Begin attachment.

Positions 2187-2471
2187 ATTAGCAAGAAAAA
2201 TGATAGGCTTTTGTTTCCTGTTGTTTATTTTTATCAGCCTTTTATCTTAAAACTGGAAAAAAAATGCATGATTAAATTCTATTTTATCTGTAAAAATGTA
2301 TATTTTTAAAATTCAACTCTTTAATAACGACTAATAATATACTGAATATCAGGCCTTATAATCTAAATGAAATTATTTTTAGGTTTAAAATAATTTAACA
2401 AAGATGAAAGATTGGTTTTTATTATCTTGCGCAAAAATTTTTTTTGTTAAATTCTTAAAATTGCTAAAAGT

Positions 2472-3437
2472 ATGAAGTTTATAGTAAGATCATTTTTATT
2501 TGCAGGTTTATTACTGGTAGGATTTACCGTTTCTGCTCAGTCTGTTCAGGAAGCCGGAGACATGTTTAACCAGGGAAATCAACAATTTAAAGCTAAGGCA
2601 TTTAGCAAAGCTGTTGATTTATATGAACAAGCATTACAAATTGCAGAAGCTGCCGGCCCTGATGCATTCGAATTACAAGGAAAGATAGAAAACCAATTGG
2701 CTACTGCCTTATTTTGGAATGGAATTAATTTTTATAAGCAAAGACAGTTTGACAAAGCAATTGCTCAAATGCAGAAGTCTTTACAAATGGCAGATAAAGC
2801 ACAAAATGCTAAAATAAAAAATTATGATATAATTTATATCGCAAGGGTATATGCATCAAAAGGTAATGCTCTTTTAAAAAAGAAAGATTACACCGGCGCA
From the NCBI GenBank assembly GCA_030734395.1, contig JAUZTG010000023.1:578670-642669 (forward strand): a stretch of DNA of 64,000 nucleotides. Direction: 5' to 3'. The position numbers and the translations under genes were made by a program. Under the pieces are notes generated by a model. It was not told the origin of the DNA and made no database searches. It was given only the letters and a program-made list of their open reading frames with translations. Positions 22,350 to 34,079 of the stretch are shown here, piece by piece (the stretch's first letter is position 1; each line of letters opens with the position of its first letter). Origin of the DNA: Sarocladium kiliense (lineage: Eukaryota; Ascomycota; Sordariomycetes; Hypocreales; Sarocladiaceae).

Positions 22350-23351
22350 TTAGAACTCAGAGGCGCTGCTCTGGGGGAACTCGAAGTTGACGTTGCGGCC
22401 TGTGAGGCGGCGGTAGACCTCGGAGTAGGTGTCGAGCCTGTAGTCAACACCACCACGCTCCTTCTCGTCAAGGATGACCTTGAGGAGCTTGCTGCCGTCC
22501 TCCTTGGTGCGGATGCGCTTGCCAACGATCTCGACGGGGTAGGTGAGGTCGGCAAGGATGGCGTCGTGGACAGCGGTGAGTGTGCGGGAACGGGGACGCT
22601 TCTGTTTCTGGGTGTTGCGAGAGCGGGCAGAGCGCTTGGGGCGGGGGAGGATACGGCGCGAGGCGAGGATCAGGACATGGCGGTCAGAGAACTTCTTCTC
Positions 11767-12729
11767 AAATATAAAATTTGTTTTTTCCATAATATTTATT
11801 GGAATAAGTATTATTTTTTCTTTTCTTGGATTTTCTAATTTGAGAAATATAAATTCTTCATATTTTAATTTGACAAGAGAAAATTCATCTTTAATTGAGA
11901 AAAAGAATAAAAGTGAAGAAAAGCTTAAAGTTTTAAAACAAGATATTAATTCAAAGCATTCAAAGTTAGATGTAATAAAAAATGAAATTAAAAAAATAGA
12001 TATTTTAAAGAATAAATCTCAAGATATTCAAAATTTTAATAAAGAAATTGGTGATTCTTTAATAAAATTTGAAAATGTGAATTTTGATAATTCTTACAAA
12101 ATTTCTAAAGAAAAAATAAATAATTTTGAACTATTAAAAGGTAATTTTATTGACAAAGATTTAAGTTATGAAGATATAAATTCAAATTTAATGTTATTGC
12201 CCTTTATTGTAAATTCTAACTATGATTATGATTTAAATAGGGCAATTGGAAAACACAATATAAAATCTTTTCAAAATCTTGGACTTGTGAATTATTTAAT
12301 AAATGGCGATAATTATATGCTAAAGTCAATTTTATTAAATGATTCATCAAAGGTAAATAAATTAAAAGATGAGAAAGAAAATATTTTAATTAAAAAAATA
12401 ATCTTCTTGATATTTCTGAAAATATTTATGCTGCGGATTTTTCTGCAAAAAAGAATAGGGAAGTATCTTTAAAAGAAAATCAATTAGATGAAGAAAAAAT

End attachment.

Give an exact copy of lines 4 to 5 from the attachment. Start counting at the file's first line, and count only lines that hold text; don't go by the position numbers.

2301 TATTTTTAAAATTCAACTCTTTAATAACGACTAATAATATACTGAATATCAGGCCTTATAATCTAAATGAAATTATTTTTAGGTTTAAAATAATTTAACA
2401 AAGATGAAAGATTGGTTTTTATTATCTTGCGCAAAAATTTTTTTTGTTAAATTCTTAAAATTGCTAAAAGT